04 September 2007


In relation to my promised building of a fixed gear bike.

God. What is it about hipsters that we dislike? That makes us sneer? Where is the line drawn between us and them? And who is paying for all those bikes?

In a glorious and exciting trade Peter is helping me to build a fixed-gear, and I am teaching him to cook. We will trade cookbooks for bikebooks, and kitchen intuition for dérailleur adjustment technique. I rode Peter's bike for 24 hours from Sunday to Monday (while he trekked out of the state on mine). I have never been so exhilarated on a bicycle before. I felt like hot lightning. I was up near Pembroke campus and wanted to go to Prospect Park, which would have been about 20 seconds away, but I was thirsty, so I shot home for a glass of water, and then back to the park. Monday morning I was sore. The first time I'd been sore from biking that I can remember.

Having my own monster bike back is lugubrious. I can hardly move the pedals. I wallow in gears, brakes, and a seat the size of a couch. The result of all this is that I want a fixed-gear bike, and I want to ride it, and I want to be hot lightning again.

The problem, and the reason I'd like to write about all this, is that I want other people to see it. Eyes will move over my single gear, and take in my constant pedaling. Somehow it will be different. It will be cool. But where does this 'cool' feeling come from? Cursed while blessed I am. An inability to shake this awareness haunts me, blows past me as I ride.

Cool and hip are two distinct things. I am defining them now=> Cool is the feeling you get when you wear your favorite shirt, rock new kicks, bust moves, answer questions, say hi to a lot of people, sing, and even vote (I voted!). It is a totally imagined awareness of people noticing your cool item/talent/attribute/sticker. I repeat: all imagined. I feel cool when I wear my green jean cut-offs because I think they look good, for example. I feel gazes slide smoothly over my thighs, even though they do no such thing.

Hip is what everyone thinks can't be cool because it is too cool. Bikes, being in bands, 'finding' bands, big basketball shoes and tight pants, screenprinted shirts, etc. I see the hipsters on their painted fixtys and I feel certain that they are too hip. But, and I think this is the key, who is this everyone? It certainly doesn't actually refer to everyone. Hip hop culture does not celebrate or reject or even recognize this kind of hipness. In the words of a former resident at the Training School, "Man, why you dress all weird an' shit? I seen y'all, wearing tight pants and all." Its not good, bad, or ugly. Just weird.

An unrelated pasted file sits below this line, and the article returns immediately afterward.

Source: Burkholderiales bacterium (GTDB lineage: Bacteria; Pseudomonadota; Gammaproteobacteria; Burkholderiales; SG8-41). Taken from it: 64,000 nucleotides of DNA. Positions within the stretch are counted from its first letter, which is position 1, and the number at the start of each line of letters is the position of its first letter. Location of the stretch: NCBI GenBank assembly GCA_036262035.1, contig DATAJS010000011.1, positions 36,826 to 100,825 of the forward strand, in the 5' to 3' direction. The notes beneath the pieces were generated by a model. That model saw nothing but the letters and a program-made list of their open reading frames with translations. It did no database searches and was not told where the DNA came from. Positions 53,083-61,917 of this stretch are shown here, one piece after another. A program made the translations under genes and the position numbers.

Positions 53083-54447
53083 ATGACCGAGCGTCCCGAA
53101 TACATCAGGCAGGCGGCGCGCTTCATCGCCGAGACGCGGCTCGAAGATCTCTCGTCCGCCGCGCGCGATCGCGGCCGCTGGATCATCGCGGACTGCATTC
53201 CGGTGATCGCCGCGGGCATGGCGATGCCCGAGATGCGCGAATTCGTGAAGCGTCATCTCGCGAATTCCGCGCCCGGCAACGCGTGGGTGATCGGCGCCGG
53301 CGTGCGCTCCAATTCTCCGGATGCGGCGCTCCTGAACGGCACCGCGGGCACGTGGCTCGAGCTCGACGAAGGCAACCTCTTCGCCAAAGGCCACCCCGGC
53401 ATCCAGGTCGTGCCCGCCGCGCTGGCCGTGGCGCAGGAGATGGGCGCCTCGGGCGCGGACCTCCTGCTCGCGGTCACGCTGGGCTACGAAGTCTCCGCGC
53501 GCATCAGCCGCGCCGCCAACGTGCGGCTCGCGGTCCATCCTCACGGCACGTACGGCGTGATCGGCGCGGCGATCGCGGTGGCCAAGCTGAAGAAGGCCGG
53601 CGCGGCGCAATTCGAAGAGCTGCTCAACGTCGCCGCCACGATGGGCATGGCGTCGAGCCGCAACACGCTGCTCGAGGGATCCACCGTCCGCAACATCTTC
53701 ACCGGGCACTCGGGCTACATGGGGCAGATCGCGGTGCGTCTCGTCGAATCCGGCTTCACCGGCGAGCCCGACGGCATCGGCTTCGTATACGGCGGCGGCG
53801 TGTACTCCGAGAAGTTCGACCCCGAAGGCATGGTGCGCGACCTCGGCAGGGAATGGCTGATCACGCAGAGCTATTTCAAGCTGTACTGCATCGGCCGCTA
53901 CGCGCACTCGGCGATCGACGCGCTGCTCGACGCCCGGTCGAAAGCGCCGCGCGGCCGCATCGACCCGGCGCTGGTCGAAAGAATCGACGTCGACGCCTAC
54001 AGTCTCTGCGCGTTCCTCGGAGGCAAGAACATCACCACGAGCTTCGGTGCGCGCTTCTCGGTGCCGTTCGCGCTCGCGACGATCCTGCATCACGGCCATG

I propose that the 'everyone' that we are dealing with here are the hipsters. The visible hipsters, the hated ones, are the ones most likely filled with the most insecurity. But we only hate them because of our own insecurities. Who would actually snicker over a bike if it didn't affect them on some insecure emotional level, whether they are snickering over a lack of gears or a surplus? "Fixed gear, that's so hip"/"Mountain bike, ohmigod. Hideous." Anyone culturally informed such that they can mock someone for being a hipster, is a hipster. Anyone who wants to play the game. To stick the nose in the air. To jump when cool kids don't jump. To not jump when cool kids do. We are all hipsters. Anyone who knows what I'm talking about, who is affected, who jokes, 'that's so hip'.

And its fine. That is the great thing. Who cares? The necessary part is that we recognize it, own up to it, and then release our little dislikes and insecurities. We are all here in relation, and we all jump sometimes, and the better we feel about the whole deal, the higher and further we go, right? If I am perfectly honest with my self, as cheesy as this gets, I find that almost every judgment I make on others reflects on something in myself, some doubt or criticism. Through our complex network of hate and insecurity we are all creating the hipster snob, for good or for bad, s/he is the product of everybody's insecurities, slammed into a single human, wearing tight pants and placed for some reason onto a bicycle with a single, fixed gear.


Coogan said...

kiss those knees goodbye, jc.

post again. post again.

Anonymous said...

hah the fixed gear = bad knee myth..